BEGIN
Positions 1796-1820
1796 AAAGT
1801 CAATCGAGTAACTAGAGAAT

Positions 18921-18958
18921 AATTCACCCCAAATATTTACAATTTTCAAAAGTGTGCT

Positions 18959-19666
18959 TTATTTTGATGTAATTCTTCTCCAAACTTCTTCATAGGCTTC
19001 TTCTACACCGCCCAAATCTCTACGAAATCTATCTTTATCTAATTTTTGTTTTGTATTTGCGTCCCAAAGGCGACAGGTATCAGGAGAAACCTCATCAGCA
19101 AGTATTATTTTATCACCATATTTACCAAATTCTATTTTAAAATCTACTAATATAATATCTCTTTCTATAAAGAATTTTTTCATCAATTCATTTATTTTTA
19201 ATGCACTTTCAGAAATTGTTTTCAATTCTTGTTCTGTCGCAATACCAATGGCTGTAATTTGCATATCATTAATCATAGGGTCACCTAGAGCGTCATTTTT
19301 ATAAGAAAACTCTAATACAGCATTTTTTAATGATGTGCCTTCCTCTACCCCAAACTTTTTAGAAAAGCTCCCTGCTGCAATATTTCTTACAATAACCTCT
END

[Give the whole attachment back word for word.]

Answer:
Positions 1796-1820
1796 AAAGT
1801 CAATCGAGTAACTAGAGAAT

Positions 18921-18958
18921 AATTCACCCCAAATATTTACAATTTTCAAAAGTGTGCT

Positions 18959-19666
18959 TTATTTTGATGTAATTCTTCTCCAAACTTCTTCATAGGCTTC
19001 TTCTACACCGCCCAAATCTCTACGAAATCTATCTTTATCTAATTTTTGTTTTGTATTTGCGTCCCAAAGGCGACAGGTATCAGGAGAAACCTCATCAGCA
19101 AGTATTATTTTATCACCATATTTACCAAATTCTATTTTAAAATCTACTAATATAATATCTCTTTCTATAAAGAATTTTTTCATCAATTCATTTATTTTTA
19201 ATGCACTTTCAGAAATTGTTTTCAATTCTTGTTCTGTCGCAATACCAATGGCTGTAATTTGCATATCATTAATCATAGGGTCACCTAGAGCGTCATTTTT
19301 ATAAGAAAACTCTAATACAGCATTTTTTAATGATGTGCCTTCCTCTACCCCAAACTTTTTAGAAAAGCTCCCTGCTGCAATATTTCTTACAATAACCTCT